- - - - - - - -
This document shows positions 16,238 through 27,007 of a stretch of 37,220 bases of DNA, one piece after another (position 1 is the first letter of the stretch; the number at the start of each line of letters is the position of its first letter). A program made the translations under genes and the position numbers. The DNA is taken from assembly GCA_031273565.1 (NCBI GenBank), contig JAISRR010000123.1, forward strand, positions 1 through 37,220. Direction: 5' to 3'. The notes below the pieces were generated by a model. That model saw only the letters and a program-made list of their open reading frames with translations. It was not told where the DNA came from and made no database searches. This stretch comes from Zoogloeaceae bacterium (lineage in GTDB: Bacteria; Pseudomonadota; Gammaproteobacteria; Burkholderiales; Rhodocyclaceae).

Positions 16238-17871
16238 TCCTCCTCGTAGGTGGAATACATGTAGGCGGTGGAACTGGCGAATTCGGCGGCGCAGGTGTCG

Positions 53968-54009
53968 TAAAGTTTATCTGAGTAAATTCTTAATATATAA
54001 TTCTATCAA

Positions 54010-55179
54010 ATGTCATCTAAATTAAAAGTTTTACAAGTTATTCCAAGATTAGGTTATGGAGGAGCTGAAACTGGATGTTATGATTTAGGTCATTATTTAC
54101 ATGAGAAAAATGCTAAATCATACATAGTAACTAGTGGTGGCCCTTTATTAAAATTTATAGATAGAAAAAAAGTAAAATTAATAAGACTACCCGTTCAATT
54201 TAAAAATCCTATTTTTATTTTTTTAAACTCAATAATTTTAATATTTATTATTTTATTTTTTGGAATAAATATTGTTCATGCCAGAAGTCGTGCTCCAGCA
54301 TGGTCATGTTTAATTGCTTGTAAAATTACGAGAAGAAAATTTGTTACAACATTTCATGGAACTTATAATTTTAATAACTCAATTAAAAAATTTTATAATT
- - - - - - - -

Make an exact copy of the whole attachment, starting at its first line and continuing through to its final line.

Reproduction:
This document shows positions 16,238 through 27,007 of a stretch of 37,220 bases of DNA, one piece after another (position 1 is the first letter of the stretch; the number at the start of each line of letters is the position of its first letter). A program made the translations under genes and the position numbers. The DNA is taken from assembly GCA_031273565.1 (NCBI GenBank), contig JAISRR010000123.1, forward strand, positions 1 through 37,220. Direction: 5' to 3'. The notes below the pieces were generated by a model. That model saw only the letters and a program-made list of their open reading frames with translations. It was not told where the DNA came from and made no database searches. This stretch comes from Zoogloeaceae bacterium (lineage in GTDB: Bacteria; Pseudomonadota; Gammaproteobacteria; Burkholderiales; Rhodocyclaceae).

Positions 16238-17871
16238 TCCTCCTCGTAGGTGGAATACATGTAGGCGGTGGAACTGGCGAATTCGGCGGCGCAGGTGTCG

Positions 53968-54009
53968 TAAAGTTTATCTGAGTAAATTCTTAATATATAA
54001 TTCTATCAA

Positions 54010-55179
54010 ATGTCATCTAAATTAAAAGTTTTACAAGTTATTCCAAGATTAGGTTATGGAGGAGCTGAAACTGGATGTTATGATTTAGGTCATTATTTAC
54101 ATGAGAAAAATGCTAAATCATACATAGTAACTAGTGGTGGCCCTTTATTAAAATTTATAGATAGAAAAAAAGTAAAATTAATAAGACTACCCGTTCAATT
54201 TAAAAATCCTATTTTTATTTTTTTAAACTCAATAATTTTAATATTTATTATTTTATTTTTTGGAATAAATATTGTTCATGCCAGAAGTCGTGCTCCAGCA
54301 TGGTCATGTTTAATTGCTTGTAAAATTACGAGAAGAAAATTTGTTACAACATTTCATGGAACTTATAATTTTAATAACTCAATTAAAAAATTTTATAATT